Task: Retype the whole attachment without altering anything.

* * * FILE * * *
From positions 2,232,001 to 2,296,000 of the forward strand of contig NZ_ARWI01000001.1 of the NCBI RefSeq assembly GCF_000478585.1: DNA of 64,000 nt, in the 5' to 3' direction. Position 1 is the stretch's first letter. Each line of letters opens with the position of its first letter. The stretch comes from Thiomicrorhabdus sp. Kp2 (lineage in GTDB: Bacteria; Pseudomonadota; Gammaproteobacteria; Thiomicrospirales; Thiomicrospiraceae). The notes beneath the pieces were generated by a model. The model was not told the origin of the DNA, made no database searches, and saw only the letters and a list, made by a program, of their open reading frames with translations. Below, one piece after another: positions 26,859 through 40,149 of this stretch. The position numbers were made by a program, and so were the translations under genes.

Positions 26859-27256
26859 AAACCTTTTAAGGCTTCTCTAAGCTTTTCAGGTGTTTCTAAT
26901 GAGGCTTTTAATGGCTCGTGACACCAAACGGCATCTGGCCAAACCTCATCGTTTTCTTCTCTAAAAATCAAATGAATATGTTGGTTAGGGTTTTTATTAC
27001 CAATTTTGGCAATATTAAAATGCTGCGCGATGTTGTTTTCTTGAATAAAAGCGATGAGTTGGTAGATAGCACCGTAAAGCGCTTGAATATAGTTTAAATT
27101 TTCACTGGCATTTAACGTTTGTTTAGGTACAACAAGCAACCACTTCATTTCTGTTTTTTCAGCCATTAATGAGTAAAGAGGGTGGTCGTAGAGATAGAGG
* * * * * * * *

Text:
From positions 2,232,001 to 2,296,000 of the forward strand of contig NZ_ARWI01000001.1 of the NCBI RefSeq assembly GCF_000478585.1: DNA of 64,000 nt, in the 5' to 3' direction. Position 1 is the stretch's first letter. Each line of letters opens with the position of its first letter. The stretch comes from Thiomicrorhabdus sp. Kp2 (lineage in GTDB: Bacteria; Pseudomonadota; Gammaproteobacteria; Thiomicrospirales; Thiomicrospiraceae). The notes beneath the pieces were generated by a model. The model was not told the origin of the DNA, made no database searches, and saw only the letters and a list, made by a program, of their open reading frames with translations. Below, one piece after another: positions 26,859 through 40,149 of this stretch. The position numbers were made by a program, and so were the translations under genes.

Positions 26859-27256
26859 AAACCTTTTAAGGCTTCTCTAAGCTTTTCAGGTGTTTCTAAT
26901 GAGGCTTTTAATGGCTCGTGACACCAAACGGCATCTGGCCAAACCTCATCGTTTTCTTCTCTAAAAATCAAATGAATATGTTGGTTAGGGTTTTTATTAC
27001 CAATTTTGGCAATATTAAAATGCTGCGCGATGTTGTTTTCTTGAATAAAAGCGATGAGTTGGTAGATAGCACCGTAAAGCGCTTGAATATAGTTTAAATT
27101 TTCACTGGCATTTAACGTTTGTTTAGGTACAACAAGCAACCACTTCATTTCTGTTTTTTCAGCCATTAATGAGTAAAGAGGGTGGTCGTAGAGATAGAGG